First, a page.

Tuesday, March 26, 2013

Pulmonary Embolism - 4 months later

Remember that pesky trait I have of being an impatient woman? Yeah, it occasionally bites me in the ass. Like now. I like to think that I've been a model patient through this whole pulmonary embolism ordeal by being very involved in my treatment and following all of my doctor's orders. When I got to stop taking Coumadin at the end of January (totally unprovoked with no whining or bitching on my part I might add), my doc told me to come back after a month for some follow-up blood work. I knew Hubby had to go in for his own blood work mid-March so I just planned to go when he went and calendared it without another thought.

I felt great in February, started training for my half marathon, kicked ass with my weekly yoga class and all around felt great. Then March hit and I started making excuses about mid-week runs, started putting off my long runs and just felt run down. I chalked it up to warming temps in Utah and the return of my seasonal allergies and didn't think much more about it. I was still active, just not doing all that I had intentions of doing. It happens to the best of us.

My calendar - the secret weapon of my overachiever behavior - reminded me it was time for my blood draw two weeks ago so I stopped in on my way to work to open a vein. My insurance company has this cool tool where you can access your own health records online as long as your doctor participates, which mine does. Lucky for me since Monday night I was impatient to know the results - weird, I know - and logged on to see if they were back already. They were but I was devastated. My levels were still elevated and my doctor had made a note that he wanted me back on Coumadin. I immediately began stressing about what all this could mean and Googled what else could cause an elevated result on this particular blood test. Bad idea to Google anything health related I think in hindsight but hey, I need data!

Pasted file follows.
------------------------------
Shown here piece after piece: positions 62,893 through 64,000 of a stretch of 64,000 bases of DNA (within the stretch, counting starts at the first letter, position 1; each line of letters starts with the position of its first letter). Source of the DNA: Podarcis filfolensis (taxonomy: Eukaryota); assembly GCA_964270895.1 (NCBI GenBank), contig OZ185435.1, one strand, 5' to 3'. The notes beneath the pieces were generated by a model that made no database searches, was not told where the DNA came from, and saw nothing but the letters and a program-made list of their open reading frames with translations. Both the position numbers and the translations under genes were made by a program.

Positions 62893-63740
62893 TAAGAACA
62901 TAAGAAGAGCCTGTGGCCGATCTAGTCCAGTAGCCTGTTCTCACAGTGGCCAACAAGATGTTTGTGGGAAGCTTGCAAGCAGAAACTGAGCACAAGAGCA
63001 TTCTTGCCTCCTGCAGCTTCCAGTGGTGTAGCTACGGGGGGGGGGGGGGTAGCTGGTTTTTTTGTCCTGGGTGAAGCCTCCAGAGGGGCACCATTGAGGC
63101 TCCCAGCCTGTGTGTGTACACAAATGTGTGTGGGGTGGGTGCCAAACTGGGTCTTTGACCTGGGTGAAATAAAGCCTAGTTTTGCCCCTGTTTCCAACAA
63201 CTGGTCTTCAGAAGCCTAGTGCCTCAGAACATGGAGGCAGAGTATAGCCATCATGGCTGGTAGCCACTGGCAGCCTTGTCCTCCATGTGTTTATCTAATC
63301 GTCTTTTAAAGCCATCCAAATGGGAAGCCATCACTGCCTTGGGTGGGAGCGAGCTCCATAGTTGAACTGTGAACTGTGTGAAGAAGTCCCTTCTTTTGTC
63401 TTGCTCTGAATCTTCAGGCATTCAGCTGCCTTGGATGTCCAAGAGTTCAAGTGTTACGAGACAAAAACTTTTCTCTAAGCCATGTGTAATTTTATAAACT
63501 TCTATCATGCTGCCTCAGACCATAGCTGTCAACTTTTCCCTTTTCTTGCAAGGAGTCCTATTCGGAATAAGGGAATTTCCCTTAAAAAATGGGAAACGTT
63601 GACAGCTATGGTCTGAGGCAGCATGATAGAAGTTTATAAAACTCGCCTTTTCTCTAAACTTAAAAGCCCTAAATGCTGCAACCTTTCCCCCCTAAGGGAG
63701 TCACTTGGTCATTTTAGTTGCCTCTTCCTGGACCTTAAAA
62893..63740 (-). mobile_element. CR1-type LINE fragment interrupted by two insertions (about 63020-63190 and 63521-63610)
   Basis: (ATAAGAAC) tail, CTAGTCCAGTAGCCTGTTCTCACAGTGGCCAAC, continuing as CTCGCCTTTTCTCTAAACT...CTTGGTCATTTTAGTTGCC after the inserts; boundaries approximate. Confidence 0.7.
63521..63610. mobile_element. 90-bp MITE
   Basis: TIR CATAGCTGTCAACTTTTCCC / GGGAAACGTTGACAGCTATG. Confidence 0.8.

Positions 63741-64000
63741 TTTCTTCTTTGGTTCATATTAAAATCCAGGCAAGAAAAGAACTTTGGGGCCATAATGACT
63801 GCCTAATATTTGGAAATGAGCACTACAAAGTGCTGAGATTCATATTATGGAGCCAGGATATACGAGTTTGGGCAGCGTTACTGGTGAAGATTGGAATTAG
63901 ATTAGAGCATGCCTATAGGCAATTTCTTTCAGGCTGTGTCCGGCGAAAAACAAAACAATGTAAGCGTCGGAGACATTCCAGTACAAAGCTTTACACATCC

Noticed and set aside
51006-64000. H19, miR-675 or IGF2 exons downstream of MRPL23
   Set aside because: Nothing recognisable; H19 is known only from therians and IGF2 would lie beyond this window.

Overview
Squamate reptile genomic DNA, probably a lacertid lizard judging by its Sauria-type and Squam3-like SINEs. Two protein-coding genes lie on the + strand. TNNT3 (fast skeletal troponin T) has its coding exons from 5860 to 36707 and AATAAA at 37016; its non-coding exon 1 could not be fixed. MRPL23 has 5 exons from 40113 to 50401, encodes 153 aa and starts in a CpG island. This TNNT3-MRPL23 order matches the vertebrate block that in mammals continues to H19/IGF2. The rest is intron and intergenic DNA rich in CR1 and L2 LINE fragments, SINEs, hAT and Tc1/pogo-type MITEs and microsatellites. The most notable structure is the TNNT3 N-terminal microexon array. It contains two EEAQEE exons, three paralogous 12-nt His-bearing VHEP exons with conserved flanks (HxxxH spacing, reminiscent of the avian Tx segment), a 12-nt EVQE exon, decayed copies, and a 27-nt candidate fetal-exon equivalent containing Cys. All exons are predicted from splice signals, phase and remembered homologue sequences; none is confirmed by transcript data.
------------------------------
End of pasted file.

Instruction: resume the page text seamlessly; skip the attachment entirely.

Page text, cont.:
The next day, stressing about possible cancer and liver disease and heart disease thanks to my friend Google, I got a call from the doctor's office to schedule an appointment. I continued to stress about the possibility of being required to take Coumadin for the rest of my life on top of whatever else could be going on until my appointment on Thursday. When I finally got there I was reminded again about how amazing my doctor is and how lucky I am to have found him. I told him all the things I'd been stressing about which he was able to dismiss since I had started this whole ordeal with a full blood workup showing no heart disease or liver disease. We decided that we both wanted to know what exactly was going on in my lungs. I was willing to undergo and pay for another CT scan for real answers rather than assumptions that this elevated level was just because I *only* took Coumadin for three months initially. In true Terra fashion, I then negotiated with him on my treatment options. We agreed that if I still had the exact same clots, he'd be okay with only three months of Coumadin and if it turned out they were new clots then I'd give him six months without bitching about it. It was a fair deal that felt win-win for both of us.